Using the financial metaphor, this is just like saying that being deeper in debt should result in more time and effort to get out of debt. Think of it the other way around. Would it make sense to advise someone to spend 10% of their income on paying down financial debt no matter how much debt they had? For some, that would be too much. For others, that would be too little. We need to calibrate paying technical debt in the same way.
I'm not going to give an oversimplified percentage. Rather, try to think of a spectrum along these lines:
|Impact on cost, quality, effort, or risk||How much time should be spent paying down debt?|
|Severe||Majority of effort|
|Very Low||Little to no effort; focus on not adding new debt|
2. Review metrics to determine the impact level of paying down debt
You can look at metrics. A fairly industry-standard way to measure delivery efficiency is DORA's four key metrics. The question, though, is how much technical debt is impacting those metrics.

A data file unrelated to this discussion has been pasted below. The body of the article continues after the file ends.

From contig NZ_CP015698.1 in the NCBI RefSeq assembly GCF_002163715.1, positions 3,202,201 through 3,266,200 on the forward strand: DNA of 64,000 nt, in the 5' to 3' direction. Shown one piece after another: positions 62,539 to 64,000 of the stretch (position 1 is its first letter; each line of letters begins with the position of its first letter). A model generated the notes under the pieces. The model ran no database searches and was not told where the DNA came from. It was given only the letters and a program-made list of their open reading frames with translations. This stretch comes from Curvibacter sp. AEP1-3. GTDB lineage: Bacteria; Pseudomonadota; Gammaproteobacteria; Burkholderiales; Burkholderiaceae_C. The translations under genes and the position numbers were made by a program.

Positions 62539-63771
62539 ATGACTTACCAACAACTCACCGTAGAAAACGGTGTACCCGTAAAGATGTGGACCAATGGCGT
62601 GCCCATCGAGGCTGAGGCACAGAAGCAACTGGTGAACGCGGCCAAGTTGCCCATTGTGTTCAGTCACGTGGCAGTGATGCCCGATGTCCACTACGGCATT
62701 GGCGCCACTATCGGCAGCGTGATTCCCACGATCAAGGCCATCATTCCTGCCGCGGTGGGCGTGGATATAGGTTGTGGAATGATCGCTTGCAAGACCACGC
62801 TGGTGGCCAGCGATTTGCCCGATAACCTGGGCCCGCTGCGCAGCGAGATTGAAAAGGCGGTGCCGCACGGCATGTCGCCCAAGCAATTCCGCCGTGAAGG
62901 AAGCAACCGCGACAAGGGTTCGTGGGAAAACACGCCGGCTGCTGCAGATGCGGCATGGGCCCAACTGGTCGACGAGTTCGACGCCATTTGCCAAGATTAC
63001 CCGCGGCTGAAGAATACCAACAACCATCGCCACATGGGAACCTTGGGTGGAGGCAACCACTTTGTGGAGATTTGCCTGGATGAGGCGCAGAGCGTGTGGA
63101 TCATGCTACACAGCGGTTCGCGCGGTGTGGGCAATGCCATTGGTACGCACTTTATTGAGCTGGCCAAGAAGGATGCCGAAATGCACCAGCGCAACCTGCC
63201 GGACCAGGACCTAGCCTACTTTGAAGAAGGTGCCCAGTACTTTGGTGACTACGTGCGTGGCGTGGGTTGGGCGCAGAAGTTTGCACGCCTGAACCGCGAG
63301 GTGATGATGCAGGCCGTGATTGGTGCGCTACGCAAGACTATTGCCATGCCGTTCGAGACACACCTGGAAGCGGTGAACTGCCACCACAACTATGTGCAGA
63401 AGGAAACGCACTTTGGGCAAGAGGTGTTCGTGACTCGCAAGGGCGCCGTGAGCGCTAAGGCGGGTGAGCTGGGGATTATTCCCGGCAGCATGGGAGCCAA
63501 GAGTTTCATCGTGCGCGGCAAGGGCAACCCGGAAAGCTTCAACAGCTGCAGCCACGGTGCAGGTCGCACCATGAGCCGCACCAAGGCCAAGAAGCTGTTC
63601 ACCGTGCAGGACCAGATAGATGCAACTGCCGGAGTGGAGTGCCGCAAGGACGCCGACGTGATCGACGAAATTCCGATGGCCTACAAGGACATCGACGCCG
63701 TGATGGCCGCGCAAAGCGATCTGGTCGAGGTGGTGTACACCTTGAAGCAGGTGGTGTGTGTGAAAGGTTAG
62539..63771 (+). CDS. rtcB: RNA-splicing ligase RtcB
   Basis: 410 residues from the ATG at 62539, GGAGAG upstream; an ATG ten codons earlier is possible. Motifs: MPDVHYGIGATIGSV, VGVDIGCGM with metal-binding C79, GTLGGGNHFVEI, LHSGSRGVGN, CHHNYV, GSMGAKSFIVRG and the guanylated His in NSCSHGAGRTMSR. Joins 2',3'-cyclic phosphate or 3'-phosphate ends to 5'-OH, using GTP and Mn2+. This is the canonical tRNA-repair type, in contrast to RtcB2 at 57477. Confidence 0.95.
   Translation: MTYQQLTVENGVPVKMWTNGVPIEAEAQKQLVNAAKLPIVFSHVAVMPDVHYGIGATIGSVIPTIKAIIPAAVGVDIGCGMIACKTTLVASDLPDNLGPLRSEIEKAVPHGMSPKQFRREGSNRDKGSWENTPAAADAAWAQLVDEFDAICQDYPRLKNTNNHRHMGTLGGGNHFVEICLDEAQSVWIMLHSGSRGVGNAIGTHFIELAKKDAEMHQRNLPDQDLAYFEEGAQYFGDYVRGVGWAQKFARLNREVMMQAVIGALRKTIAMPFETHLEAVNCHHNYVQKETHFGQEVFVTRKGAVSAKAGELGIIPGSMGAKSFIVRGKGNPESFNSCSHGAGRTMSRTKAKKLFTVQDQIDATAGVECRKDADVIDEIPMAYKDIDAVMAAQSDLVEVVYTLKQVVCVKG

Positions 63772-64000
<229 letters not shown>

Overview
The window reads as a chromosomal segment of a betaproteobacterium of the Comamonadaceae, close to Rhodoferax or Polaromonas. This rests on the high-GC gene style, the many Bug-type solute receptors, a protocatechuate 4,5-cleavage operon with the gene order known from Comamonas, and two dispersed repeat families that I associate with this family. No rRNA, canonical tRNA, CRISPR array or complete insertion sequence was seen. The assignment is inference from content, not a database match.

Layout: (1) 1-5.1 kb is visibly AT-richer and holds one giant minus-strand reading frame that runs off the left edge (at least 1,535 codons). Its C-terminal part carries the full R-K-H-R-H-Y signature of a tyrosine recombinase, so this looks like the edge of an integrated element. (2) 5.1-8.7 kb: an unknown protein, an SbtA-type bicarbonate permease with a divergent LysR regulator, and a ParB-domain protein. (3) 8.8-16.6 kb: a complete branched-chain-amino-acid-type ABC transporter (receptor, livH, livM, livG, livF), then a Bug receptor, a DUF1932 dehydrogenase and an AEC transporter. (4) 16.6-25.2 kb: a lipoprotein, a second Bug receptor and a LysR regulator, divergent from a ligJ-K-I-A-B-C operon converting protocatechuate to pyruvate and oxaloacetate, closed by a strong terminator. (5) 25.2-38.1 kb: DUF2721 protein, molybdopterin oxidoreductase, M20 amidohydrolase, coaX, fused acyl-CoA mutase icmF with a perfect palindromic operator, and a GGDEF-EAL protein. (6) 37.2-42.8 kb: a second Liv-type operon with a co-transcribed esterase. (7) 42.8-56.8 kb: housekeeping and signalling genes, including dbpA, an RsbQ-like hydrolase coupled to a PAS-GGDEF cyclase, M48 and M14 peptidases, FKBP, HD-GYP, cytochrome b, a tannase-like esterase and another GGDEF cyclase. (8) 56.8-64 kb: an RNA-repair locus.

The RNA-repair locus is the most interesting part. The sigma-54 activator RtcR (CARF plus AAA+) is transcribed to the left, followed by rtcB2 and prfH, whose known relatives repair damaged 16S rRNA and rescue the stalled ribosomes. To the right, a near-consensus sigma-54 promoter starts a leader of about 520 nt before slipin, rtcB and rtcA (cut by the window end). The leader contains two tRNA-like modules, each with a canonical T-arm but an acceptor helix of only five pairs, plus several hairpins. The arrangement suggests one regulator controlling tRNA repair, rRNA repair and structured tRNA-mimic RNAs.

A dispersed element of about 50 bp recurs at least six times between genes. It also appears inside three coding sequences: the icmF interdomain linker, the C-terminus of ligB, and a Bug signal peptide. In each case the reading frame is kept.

Here is something you can try: ask your engineers to rate how much debt is impacting these outcomes. Make sure they consider all types of debt and the impact on each of these categories. A simple method for this would be to ask engineers to rate each outcome on a scale of 1 to 10, where 1 is no impact from technical debt and 10 is a high impact from technical debt. Use that ranking to start a conversation about the right amount of effort. Thos discussion can result in further revelations. Repeat this exercise on a regular basis. This is just one method to approach paying down debt. You could also do a likert survey, or have technical leaders (like architects and tech anchors) lead a conversation on the topic. The most important things are continuous evaluation and open discussion.